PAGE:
This symposium was organised by Dr Carolina Valiente, a Reader in LSBU's Dept of Accounting & Finance, and hosted by the ifs University College. The event was sponsored jointly by LSBU, the ifs University College and the Higher Education Academy (HEA).
The symposium focused on the importance of the banking system to the world economy. There were a number of high profile speakers, including:
Keynote Speaker: Lloyds Bank Retail, Managing Director, Owen Woodley
Direct Chief Executive and Head of UK Contact Centres, HSBC, Mark Mullen
Trust Bank CEO, Paul Lynam
Which? Policy Programme Director, Ashleye Gunn
Ombudsman, Policy Director, Richard Goodman
Chairman: The Financial Services Club. Chris Skinner.
The speakers shared their perspective about the present, and particularly their vision about the future of retail banking. The panel considered how the banking crisis made evident a number of different issues that are on the discussion table in most countries:
regulation and supervision
ethics and customer experience
product design and marketing
the process of decision making and escalation within financial institutions
the process of handling claims and complaints within and outside the financial institutions
the issue of incentives and remuneration schemes for employees, management and executives.
All these issues were reflected on by the speakers in the midst of important challenges and trade-offs:
The increasing use of technology and diminishing importance of branches versus the need for a "personal touch" and reliable bank-customer relationship.
The need to move away from a sales-driven product approach versus the implementation complexity and cost of a consumer-needs- driven approach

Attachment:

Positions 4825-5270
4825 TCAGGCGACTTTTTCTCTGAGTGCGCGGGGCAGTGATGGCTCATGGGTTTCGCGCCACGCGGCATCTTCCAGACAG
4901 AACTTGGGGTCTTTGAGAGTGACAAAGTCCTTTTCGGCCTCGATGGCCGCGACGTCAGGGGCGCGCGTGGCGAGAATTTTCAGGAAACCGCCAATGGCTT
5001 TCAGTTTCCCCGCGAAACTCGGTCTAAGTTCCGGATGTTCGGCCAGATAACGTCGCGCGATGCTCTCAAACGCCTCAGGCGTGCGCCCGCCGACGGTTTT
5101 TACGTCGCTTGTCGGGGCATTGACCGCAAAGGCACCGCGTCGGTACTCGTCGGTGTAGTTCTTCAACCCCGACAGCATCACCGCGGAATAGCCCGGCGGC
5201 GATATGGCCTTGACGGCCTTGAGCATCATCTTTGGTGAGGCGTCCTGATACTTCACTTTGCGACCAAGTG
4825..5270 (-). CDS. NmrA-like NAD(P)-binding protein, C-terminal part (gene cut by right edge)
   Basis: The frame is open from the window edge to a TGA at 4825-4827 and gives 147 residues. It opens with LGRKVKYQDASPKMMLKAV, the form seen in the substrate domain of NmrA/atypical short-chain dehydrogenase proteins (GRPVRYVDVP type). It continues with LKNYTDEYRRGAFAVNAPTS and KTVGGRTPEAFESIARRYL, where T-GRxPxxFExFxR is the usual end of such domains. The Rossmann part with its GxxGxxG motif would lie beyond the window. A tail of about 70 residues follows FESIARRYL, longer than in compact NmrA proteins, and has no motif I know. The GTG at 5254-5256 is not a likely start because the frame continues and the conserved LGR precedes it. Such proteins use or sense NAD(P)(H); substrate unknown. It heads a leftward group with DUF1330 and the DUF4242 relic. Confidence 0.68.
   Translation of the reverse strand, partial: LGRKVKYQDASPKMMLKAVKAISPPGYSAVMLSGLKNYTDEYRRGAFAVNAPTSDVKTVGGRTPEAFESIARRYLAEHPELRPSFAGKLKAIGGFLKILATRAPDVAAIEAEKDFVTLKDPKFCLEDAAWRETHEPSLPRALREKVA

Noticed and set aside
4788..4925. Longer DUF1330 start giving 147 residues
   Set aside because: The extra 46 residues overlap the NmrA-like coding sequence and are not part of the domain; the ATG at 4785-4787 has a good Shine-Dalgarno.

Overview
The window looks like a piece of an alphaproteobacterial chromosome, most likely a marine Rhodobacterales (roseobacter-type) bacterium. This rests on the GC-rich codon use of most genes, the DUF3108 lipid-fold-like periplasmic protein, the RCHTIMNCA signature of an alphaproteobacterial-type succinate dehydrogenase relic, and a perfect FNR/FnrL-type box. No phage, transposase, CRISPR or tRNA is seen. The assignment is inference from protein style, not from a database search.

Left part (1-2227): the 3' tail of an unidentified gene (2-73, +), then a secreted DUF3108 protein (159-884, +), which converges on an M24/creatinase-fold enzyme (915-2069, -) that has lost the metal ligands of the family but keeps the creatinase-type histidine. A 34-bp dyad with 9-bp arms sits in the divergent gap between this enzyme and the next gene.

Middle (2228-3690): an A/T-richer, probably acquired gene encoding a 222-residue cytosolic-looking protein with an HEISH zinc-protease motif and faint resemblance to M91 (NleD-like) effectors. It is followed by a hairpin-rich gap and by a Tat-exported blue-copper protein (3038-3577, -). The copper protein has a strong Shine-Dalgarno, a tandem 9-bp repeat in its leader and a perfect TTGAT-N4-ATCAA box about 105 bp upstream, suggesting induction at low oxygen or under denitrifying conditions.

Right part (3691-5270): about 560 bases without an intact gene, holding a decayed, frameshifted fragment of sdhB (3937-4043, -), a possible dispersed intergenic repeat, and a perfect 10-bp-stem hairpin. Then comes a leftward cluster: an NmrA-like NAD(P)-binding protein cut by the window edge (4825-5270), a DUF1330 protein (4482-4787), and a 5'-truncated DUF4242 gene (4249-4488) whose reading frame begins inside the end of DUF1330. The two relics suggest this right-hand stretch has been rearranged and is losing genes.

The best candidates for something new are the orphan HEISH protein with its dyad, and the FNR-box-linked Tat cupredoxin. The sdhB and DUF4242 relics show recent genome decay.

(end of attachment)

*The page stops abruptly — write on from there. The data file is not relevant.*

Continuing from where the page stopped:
How to achieve banks' safety and social responsibility versus the need to maintain viable banking operations, innovative, efficient and in the end, profitable.
The presentations and discussion were not only stimulating but also informative with regards to what needs to be done to reshape the future of banking. Some of the important issues underlined in the debate were:
One crucial task for banks is to rebuild trust in their customers.
The task of rebuilding customers' confidence and also restoring confidence among banking staff will not be easy.
Banks are currently reviewing standards regarding recruitment, training, motivation, reward schemes, and the embracement of a new culture within the banking sector.
Products and services have to be understandable and easily comparable, they must link up directly with real needs, and they have to deliver good value in the short and long term.
The use of technology within the banks and as a channel with customers and the rest of the economy have to be secure, reliable and resilient. IT glitches and data insecurity, as well as inadequate attention to customers using these IT-based systems have to be prevented.
Whenever a fault occurs, it is more efficient dealing with these failings promptly and fairly within the organisation, rather than pushing customers to use external grievance mechanisms or arbitration.
At the same time, the banking business has to be viable and reasonably profitable within an uncertain economic, political and regulatory environment.
The first choice of different stakeholders is to target safety, consumer protection, increasing competition and efficiency.
The responsibility of "reinventing the banks" will definitely involve the enthusiastic design of a new "business model" and the eager execution of many of the strategies discussed in the Symposium. There was no doubt for the participants in the event that this enterprise is highly appealing to students,
academics, bankers, supervisors, and all those who are involved with the changes in one way or another.